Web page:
Monday, April 11, 2011

Caravaggio's police records

The exhibition at the State Archives, in which restored documents from Caravaggio's extensive rap sheet are presented, is pretty remarkable.  Here are two samples.

First, a poem. Caravaggio and a couple friends were arrested for writing slanderous verse insulting a rival painter, Giovanni Baglione.  [A representative line: "Without a doubt you could call him John Testicle."  Um, good thing Caravaggio stuck to painting.] When the charges were brought to trial, the judge copied the poem by hand, pictured below, with the original tucked into the spine.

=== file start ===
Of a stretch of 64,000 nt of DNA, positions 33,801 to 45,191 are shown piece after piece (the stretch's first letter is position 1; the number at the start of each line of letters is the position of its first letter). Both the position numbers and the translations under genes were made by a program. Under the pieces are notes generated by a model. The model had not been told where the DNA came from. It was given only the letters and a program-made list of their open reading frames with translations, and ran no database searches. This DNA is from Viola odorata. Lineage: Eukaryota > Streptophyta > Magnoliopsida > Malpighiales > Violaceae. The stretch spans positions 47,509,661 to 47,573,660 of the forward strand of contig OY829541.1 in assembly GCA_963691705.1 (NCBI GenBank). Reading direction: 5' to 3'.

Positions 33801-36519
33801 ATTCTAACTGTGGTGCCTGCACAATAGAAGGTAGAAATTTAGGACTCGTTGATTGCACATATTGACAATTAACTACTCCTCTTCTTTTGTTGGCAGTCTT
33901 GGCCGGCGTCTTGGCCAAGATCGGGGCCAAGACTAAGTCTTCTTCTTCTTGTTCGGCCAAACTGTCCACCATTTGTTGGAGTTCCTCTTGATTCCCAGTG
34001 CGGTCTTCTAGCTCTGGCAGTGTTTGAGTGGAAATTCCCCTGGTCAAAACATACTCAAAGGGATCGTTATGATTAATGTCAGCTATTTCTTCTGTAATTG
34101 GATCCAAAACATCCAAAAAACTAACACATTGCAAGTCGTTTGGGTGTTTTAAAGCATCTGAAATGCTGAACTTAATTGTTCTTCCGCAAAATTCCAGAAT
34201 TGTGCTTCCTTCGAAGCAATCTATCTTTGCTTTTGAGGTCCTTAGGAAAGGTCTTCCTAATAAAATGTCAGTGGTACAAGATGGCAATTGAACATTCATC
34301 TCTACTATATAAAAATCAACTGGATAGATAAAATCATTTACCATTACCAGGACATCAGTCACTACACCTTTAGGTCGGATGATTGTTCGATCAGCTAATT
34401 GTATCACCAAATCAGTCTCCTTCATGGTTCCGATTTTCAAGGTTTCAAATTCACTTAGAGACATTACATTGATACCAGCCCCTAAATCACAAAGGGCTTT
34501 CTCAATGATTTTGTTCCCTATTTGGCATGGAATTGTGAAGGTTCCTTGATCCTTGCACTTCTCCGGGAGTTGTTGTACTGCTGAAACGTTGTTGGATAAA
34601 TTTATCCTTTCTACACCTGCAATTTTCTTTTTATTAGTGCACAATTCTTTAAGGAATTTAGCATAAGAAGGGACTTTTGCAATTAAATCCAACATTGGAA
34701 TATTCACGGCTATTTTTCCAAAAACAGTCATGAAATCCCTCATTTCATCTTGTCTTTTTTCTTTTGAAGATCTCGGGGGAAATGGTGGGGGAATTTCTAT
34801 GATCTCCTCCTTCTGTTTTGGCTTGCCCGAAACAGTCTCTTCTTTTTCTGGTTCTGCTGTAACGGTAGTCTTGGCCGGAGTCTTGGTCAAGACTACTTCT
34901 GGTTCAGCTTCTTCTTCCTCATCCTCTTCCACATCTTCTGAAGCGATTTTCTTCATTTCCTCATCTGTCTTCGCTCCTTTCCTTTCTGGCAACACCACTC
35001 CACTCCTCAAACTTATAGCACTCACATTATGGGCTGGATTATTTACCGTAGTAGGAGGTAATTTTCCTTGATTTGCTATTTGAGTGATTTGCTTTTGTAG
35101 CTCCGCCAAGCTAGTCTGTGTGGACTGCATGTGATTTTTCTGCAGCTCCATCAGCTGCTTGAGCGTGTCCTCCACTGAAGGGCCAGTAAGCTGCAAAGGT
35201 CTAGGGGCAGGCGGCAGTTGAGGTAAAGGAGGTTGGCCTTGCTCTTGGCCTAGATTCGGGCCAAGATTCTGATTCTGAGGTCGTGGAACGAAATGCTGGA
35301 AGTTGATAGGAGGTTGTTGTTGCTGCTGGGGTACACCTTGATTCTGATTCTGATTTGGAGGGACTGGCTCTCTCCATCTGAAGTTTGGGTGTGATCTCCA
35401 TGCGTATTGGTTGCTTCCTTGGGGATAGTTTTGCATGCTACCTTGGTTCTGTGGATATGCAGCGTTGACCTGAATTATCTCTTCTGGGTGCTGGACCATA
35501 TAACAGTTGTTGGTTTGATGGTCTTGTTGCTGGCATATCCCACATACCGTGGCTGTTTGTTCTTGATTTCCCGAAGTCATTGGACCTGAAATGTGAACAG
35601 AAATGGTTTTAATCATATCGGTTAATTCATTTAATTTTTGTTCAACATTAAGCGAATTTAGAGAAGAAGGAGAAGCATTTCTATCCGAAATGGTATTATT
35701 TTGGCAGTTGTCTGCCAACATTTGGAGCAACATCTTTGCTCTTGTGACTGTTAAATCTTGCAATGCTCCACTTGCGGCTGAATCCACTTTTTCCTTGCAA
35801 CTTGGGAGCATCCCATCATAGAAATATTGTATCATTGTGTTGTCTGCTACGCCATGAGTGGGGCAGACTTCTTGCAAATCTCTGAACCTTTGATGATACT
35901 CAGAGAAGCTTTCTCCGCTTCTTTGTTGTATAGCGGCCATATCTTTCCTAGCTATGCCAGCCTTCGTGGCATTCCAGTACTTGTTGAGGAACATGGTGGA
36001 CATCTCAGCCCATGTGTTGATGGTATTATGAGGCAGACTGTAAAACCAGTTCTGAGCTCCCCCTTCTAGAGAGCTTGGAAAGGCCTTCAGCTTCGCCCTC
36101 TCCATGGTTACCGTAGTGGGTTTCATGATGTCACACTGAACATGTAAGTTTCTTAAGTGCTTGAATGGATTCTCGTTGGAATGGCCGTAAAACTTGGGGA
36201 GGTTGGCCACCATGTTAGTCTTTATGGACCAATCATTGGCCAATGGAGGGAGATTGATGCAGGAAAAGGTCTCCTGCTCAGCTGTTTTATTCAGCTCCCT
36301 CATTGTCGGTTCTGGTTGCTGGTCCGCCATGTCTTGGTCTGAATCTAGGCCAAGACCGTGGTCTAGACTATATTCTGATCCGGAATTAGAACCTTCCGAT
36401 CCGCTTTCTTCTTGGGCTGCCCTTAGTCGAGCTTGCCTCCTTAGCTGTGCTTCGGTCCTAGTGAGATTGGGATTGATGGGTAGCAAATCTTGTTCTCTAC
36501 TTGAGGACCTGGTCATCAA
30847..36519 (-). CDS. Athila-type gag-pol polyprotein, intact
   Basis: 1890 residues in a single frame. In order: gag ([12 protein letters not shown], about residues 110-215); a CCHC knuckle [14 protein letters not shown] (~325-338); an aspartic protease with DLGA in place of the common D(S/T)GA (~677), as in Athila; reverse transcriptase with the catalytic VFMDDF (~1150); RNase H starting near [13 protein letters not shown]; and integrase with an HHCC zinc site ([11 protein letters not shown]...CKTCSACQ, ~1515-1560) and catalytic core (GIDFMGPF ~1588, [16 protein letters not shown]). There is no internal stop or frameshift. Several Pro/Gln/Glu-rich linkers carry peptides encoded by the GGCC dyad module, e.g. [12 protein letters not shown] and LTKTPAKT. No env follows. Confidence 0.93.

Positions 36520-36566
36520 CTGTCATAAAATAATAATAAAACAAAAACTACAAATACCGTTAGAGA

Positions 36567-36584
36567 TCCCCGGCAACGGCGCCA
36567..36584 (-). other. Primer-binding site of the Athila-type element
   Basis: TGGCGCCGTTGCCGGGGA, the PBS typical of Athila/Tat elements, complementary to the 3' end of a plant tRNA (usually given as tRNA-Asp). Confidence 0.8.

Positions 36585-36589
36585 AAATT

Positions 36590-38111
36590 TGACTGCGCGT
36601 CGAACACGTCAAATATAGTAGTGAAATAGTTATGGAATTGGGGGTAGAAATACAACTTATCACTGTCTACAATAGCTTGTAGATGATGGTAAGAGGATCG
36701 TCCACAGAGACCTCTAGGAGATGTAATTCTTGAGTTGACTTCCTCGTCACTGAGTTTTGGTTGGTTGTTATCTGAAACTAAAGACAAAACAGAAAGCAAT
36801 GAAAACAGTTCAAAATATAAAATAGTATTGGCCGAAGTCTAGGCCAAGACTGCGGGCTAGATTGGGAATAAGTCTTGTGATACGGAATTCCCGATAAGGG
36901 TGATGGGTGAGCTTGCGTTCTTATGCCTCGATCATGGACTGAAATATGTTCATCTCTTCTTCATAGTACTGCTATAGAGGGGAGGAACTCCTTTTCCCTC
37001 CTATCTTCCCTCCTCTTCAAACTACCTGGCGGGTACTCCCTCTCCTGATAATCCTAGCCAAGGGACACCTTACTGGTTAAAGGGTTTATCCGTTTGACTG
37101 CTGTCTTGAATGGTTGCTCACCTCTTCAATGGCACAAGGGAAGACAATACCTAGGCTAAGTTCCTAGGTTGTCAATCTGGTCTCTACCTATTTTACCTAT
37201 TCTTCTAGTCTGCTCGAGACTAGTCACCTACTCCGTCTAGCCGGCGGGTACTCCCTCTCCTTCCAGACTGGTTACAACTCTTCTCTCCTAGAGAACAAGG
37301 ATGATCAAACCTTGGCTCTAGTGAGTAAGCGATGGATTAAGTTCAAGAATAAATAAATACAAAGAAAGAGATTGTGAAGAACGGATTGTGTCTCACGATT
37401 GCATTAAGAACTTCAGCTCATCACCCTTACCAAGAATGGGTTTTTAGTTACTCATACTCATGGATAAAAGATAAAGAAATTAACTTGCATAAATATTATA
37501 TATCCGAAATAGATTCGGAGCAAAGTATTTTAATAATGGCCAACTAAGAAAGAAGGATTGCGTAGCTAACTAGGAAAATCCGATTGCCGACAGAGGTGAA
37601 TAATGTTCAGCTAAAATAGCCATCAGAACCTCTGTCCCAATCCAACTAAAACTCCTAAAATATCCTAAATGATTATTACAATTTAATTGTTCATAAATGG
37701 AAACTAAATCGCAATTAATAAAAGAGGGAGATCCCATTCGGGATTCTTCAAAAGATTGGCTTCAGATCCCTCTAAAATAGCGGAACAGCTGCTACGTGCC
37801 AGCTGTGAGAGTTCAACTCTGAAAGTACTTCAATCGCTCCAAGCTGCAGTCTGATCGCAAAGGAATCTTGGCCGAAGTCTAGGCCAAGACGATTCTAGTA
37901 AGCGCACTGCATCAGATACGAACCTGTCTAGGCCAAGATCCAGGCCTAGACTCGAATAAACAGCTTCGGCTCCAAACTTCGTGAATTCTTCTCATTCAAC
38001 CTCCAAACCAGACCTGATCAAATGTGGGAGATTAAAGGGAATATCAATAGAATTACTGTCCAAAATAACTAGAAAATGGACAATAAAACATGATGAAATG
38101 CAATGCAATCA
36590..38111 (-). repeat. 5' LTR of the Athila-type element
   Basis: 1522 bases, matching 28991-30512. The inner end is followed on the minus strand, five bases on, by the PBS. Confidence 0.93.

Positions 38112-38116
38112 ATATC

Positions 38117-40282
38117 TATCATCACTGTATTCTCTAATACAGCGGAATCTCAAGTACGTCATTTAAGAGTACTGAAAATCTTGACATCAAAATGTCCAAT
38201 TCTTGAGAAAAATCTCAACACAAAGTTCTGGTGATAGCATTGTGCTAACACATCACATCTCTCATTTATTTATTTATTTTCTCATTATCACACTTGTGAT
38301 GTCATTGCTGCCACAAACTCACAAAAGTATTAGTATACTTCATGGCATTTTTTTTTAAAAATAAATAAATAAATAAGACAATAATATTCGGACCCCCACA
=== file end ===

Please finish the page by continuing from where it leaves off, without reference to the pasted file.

Second, here's a pretty gruesome drawing.  In 1600 the philosopher Giordano Bruno was executed in Campo de' Fiori. He had been imprisoned for several years for heresy and other beliefs considered dangerous to the church. On February 17 of that year, the authorities marched him to the Campo under the cover of night, stripped him and burned him alive. If you've ever been to Campo de' Fiori, the towering hooded statue in the center is of Bruno. The document below was written by an eyewitness to the execution. Notice the drawing in the margin of a man in flames.

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